Chavez v. Kansas City Southern Railway Co. (Per Curiam)Annotate this Case
The court of appeals misapplied the rule that, at trial, a presumption operates to establish a fact until rebutted but not in summary judgment proceedings.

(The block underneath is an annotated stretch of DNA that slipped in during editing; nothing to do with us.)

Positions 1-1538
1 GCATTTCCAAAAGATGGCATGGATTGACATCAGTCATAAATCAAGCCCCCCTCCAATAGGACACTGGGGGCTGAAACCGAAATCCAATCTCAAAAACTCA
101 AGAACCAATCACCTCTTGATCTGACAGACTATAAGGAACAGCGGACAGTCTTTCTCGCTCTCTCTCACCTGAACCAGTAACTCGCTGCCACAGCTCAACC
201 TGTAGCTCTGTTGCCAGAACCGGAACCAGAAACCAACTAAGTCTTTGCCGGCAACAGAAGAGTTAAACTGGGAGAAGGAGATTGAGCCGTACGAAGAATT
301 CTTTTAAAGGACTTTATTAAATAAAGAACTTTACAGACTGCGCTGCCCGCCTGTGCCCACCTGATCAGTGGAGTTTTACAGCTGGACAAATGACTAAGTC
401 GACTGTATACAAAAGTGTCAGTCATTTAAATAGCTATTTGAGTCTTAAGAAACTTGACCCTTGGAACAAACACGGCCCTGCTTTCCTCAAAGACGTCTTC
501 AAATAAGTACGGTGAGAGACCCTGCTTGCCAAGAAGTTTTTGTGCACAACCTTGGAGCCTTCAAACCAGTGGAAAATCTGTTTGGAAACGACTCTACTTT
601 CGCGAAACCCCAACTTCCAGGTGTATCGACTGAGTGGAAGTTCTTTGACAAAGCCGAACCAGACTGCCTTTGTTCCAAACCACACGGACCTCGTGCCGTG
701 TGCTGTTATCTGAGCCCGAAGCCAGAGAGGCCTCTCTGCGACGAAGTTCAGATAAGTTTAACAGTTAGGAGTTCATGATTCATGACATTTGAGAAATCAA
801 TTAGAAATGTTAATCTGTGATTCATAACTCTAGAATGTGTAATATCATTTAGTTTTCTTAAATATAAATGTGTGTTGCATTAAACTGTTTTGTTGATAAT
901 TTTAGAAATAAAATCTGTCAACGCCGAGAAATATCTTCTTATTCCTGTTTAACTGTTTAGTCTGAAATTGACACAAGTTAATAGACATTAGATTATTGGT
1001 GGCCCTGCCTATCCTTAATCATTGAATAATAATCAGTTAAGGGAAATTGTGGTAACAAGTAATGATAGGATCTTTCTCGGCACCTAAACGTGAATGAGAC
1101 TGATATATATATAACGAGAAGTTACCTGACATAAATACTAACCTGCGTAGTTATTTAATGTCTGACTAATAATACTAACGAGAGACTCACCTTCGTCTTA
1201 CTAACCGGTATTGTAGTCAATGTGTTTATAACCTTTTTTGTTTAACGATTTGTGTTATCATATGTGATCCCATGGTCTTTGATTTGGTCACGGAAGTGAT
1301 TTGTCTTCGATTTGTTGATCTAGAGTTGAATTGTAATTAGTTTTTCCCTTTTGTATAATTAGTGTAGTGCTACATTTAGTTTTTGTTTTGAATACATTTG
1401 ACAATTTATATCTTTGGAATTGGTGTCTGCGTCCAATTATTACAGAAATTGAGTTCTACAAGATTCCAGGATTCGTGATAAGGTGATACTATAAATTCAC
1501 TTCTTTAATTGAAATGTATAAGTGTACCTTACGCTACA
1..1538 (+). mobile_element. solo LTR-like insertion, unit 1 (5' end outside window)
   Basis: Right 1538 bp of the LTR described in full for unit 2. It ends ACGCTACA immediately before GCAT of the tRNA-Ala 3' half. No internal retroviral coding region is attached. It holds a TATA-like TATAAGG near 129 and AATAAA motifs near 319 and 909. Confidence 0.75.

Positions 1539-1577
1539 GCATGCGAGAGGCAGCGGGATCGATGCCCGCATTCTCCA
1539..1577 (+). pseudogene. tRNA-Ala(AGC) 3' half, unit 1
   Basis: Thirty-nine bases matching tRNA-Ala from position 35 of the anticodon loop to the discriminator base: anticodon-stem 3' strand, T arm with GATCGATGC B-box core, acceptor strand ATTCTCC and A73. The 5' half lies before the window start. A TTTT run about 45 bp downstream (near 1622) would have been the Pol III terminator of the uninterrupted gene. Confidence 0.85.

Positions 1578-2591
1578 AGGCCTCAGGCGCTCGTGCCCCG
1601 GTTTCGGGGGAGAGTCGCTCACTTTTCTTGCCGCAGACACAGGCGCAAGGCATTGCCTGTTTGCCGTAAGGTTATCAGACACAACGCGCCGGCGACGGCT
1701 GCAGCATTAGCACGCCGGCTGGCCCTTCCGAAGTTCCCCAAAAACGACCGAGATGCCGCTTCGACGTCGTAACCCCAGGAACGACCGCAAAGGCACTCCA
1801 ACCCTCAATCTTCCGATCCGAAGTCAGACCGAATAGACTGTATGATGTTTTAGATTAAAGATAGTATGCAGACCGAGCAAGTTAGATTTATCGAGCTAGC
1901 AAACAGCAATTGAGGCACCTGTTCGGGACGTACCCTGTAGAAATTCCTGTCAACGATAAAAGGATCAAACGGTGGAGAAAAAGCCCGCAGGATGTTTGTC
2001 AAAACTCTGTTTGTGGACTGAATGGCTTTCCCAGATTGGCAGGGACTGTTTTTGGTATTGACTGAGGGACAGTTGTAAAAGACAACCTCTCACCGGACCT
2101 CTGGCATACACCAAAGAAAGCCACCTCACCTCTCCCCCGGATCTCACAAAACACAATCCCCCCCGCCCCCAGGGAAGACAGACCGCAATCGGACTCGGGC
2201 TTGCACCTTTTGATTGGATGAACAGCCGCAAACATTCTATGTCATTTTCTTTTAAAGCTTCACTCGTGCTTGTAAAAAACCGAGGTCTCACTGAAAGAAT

Petitioner sued Respondents (the Railway) for the wrongful death of her husband and minor son. Several family members joined in the action, and all the plaintiffs (collectively, Chavez) were represented by the same law firm. After a trial, a verdict was rendered for the defense, but the trial court granted Chavez’s motion for new trial. Counsel for both sides reached a letter settlement agreement. Chavez then fired the firm that had been represented her. The trial court rendered judgment on the settlement agreement. The Railway then filed the settlement agreement and sued for breach. Chavez asserted that she had not consented to the settlement. The trial court granted summary judgment for the Railway. The court of appeals affirmed because the record established that the settlement agreement was signed by one of her lawyers. The Supreme Court reversed, holding that the Railway did not meet its burden of establishing affirmatively that there was no genuine issue of material fact that Chavez’s law firm was authorized to execute the settlement agreement.